For centuries, the legal will has been the most common method for people to spell out what should happen to their estate upon their death. Wills come in many shapes and sizes, and if done correctly, may accomplish a wide variety of objectives.  A will may be used to distribute personal property, pay debts, establish trusts, or express wishes about how employees or dependents should be cared for in the future. Often times, the terms of a will are used to express the deeply personal opinions of the deceased, and as such it is important that they are drafted carefully so that those wishes are carried out to the maximum extent possible. 


In one sense, a will is a legal contract like any other, which means that there are rules about how they can be formed, altered, or terminated. Although all states have different formal requirements for the creation of a valid will, there are several rules that apply broadly. Generally, a person must be at least 18 years old and have the mental capacity to understand all of the terms of the will at the time it is executed. The moment of creation is the essential time in questions of capacity, and the fact that a person might fade in and out of lucidity is not necessarily relevant. As long as the person was of sound mind at the time of execution, the will is valid.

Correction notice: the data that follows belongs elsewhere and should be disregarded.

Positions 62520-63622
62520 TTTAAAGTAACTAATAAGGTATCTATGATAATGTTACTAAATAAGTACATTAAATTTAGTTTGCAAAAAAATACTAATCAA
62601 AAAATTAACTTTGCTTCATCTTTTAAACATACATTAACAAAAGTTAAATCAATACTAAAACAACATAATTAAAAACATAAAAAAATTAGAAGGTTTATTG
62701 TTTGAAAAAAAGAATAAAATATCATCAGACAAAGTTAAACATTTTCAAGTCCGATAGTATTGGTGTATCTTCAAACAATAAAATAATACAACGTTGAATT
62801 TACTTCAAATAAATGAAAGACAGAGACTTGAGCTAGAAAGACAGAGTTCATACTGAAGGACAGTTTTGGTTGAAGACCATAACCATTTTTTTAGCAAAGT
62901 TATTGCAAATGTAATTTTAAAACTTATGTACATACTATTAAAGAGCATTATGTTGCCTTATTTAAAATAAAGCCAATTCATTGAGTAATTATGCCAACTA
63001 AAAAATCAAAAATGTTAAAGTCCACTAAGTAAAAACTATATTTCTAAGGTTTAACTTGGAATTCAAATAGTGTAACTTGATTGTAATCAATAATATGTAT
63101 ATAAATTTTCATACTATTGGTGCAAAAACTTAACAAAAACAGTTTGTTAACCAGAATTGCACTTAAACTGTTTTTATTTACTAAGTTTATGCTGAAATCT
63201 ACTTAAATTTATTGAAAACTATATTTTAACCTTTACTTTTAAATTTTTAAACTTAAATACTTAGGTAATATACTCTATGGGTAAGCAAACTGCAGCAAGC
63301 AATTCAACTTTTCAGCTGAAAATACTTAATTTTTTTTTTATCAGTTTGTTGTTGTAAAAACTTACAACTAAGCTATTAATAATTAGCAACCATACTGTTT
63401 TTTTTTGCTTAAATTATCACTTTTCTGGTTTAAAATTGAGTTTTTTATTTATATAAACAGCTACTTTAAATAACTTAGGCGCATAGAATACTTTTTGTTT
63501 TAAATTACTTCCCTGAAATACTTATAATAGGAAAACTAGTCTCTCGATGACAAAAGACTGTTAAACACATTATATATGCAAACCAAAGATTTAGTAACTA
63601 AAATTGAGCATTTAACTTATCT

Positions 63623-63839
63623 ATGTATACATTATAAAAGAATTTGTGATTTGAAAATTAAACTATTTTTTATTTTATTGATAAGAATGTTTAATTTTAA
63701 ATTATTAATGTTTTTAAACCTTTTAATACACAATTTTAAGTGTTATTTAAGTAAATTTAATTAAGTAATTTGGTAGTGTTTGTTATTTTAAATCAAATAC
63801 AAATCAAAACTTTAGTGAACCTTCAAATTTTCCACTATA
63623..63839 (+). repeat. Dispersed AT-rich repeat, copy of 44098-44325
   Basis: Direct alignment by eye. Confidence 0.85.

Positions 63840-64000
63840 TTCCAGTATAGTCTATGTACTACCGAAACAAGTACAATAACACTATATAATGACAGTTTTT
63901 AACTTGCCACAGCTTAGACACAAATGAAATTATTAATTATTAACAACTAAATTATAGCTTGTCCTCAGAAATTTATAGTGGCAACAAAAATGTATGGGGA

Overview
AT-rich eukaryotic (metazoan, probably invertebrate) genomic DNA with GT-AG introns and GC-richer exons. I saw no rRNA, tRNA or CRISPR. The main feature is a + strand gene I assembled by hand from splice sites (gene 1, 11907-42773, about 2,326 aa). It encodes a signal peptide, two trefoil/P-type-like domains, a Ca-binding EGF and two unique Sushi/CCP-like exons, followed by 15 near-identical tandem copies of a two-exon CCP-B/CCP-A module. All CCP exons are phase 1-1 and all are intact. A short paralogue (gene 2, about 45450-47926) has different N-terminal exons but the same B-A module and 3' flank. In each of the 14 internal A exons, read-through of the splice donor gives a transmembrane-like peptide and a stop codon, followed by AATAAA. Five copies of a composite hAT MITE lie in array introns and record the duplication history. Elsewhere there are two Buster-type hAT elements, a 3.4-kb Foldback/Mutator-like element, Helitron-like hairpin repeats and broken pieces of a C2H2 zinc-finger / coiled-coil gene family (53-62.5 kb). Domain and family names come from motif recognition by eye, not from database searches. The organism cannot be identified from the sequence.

In most states, a will must be in writing and signed by the subject, referred to as the testator. In some jurisdictions it is still possible to have a valid oral will, but they are disfavored by the courts and are scrutinized heavily. Typically, statutes regulating oral wills state require that the testator be on his death bed at the time of creation, and even then only personal property can be disposed of, and only non-witnesses can receive property.


For written wills, the signing must typically be witnessed by at least two people who are not beneficiaries. A beneficiary is any person who is chosen to receive property or rights under the terms of the will. It is not necessary that the witnesses read the will first, but they must be advised of the purpose of the ceremony and must sign the will in front of the testator. Hiring an attorney is not required to create a will, but it is recommended for more complicated wills involving large estates, closely held corporations or trust arrangements.

A will remains valid until it is expressly revoked by the testator, or superseded by a new will. A testator can change certain parts of a will without invalidating the remainder by adding an amendment, referred to as a “codicil”. A second option is to simply create a new will, which should contain express language that clearly shows the testator’s intent to revoke the previous will. It is also common for a testator to name a representative to be responsible for carrying out their wishes upon their death. This person is referred to as an executor, and has the responsibility of collecting the testators assets and other property, paying off any remaining debts, tax liabilities or final expenses, filing necessary paperwork to finalize the estate, and distributing property per the terms of the will.